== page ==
At some point we will work through this, and wages will rise again.  If anything, I think the government does damage by slowing this process down.  Note that nearly every one of Drum's suggestions would slow or stop this restructuring.  This is one of the ironies of progressives -- despite their name, what they don't like about capitalism is the change.   They want safety and predictability from the inherently unpredictable.  So protectionism slows global outsourcing, and also reduces the pressure for cost improvement.  Regulation tends to lock in current practices and make changes harder.  Ditto strong unions.

One of the reasons I like some of what Bill Clinton did was that in the early 90's, he faced tremendous pressure to take many of these same steps, trying to halt the economic restructuring that was occurring due to competition from Asia.  He didn't have the government step in, though, and he supported free trade, and the country thrived.  His fellow Democrats (including his wife) should learn from that.

update:  A real economist (unlike me and probably Paul Krugman) discusses inequality and unionization

update #2:  More real economists, this time the awsome guys at Cafe Hayek, pile on.

Followup on Income Inequality

Several people say that I have missed the point in my post here - that the issue is
with mobility, particularly in multiple generations.   They argue that
the rich of the next generation are likely to be the kids of the rich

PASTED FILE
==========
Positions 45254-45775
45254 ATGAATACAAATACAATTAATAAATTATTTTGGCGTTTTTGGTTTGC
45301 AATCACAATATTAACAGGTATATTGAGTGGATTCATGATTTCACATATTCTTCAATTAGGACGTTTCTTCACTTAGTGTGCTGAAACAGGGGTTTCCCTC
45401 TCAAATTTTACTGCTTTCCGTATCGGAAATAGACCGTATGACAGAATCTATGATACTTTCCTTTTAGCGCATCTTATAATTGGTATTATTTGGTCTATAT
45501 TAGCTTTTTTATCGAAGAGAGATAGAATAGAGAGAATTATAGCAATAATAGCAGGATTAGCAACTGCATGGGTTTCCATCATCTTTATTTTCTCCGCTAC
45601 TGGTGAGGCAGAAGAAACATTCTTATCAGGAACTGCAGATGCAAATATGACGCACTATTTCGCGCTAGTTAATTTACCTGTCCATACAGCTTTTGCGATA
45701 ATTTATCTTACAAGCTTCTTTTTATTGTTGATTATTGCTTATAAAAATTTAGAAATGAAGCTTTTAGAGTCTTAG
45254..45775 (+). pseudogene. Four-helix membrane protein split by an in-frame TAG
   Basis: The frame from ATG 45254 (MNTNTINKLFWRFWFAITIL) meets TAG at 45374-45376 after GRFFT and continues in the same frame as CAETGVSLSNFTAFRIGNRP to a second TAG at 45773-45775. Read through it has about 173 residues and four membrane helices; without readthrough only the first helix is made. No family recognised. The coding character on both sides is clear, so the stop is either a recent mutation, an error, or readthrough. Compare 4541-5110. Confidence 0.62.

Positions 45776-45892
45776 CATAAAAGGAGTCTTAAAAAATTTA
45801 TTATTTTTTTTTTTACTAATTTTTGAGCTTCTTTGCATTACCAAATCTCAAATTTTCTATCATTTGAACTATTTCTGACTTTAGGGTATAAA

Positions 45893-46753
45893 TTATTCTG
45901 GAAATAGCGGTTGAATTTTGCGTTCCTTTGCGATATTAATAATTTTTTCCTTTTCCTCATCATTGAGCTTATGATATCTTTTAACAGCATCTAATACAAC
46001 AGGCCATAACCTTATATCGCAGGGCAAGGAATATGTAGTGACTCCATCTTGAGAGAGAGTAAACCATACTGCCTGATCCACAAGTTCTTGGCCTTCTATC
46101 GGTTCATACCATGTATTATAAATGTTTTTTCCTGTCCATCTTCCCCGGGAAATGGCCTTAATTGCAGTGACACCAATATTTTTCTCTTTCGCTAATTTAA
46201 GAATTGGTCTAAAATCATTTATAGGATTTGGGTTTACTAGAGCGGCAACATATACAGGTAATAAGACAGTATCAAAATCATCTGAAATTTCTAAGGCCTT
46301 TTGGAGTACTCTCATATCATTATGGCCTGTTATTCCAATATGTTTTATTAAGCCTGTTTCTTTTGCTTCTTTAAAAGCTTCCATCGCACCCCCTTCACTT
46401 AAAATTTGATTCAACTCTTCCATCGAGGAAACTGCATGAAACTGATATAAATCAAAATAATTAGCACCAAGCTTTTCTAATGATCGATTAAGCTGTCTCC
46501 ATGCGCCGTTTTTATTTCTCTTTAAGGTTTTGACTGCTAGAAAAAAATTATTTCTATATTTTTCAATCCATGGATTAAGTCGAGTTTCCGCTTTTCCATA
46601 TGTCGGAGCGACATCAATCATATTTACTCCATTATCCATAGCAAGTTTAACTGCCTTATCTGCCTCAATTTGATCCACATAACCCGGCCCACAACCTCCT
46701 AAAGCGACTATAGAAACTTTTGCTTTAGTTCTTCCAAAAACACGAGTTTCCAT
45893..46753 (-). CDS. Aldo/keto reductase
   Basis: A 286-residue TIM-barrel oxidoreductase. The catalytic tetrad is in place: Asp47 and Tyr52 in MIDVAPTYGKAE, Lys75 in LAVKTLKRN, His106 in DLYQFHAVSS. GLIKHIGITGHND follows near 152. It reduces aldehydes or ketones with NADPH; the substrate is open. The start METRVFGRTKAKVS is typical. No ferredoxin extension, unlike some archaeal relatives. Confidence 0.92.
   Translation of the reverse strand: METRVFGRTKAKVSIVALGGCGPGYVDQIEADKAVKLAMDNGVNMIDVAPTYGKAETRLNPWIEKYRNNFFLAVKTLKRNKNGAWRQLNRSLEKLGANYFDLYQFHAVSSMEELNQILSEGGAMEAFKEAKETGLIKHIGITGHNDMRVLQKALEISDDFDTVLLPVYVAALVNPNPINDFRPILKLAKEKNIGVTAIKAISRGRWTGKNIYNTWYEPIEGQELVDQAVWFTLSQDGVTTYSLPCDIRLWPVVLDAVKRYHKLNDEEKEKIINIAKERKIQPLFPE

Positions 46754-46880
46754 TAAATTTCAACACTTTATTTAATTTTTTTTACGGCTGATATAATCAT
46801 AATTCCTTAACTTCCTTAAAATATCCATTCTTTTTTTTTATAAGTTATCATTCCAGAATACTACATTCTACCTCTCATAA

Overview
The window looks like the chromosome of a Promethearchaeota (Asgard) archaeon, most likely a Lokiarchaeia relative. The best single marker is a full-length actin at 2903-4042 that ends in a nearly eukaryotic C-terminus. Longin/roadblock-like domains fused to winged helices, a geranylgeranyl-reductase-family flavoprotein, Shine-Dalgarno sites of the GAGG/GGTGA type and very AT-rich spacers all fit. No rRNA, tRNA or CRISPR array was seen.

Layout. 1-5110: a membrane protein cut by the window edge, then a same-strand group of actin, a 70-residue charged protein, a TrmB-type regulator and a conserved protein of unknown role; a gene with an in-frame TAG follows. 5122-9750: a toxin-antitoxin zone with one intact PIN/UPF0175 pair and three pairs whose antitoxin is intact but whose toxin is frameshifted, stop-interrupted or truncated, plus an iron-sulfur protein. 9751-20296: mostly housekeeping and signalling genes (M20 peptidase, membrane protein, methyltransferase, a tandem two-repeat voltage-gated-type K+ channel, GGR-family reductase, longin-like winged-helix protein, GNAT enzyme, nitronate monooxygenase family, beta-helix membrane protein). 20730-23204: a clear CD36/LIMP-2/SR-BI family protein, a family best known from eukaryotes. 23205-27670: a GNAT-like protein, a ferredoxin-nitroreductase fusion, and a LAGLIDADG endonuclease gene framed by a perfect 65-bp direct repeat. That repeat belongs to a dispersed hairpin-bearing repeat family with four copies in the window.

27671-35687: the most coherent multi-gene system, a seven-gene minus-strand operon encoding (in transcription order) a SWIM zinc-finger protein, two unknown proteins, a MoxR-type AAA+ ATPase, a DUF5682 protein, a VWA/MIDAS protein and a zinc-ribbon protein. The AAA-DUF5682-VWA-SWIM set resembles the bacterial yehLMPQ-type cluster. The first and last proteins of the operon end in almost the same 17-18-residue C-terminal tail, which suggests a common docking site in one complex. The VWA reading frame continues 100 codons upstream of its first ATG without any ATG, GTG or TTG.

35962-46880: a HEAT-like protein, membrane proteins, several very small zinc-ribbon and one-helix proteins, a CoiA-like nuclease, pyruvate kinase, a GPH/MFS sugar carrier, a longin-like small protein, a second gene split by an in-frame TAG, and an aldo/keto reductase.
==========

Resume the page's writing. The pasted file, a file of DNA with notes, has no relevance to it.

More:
of this generation, that success now depends on education and
connections that only the wealthiest can buy for their kids.   

A couple of thoughts on this.  First, the Times's own data (plus
many other studies) doesn't bear this out, particularly with new
immigrants.  Thomas Sowell addresses this in more depth here and here,
and suggests that the explanation may lie more in values and
aspirations than in purchased stuff.  Marginal Revolution, for example,
had this thoroughly depressing story featuring a study by Harvard economist Roland Fryer on the social pressures in many African-American and Hispanic neighborhoods to under-perform in school.

My other thought on this is that to the extent social mobility is
slowing in this country, our public education system is a major
culprit.  Forget for a moment about quality issues.  Schools have
increasingly emphasized self-esteem over achievement and competition.
Standards are lowered, and the value of exceeding standards or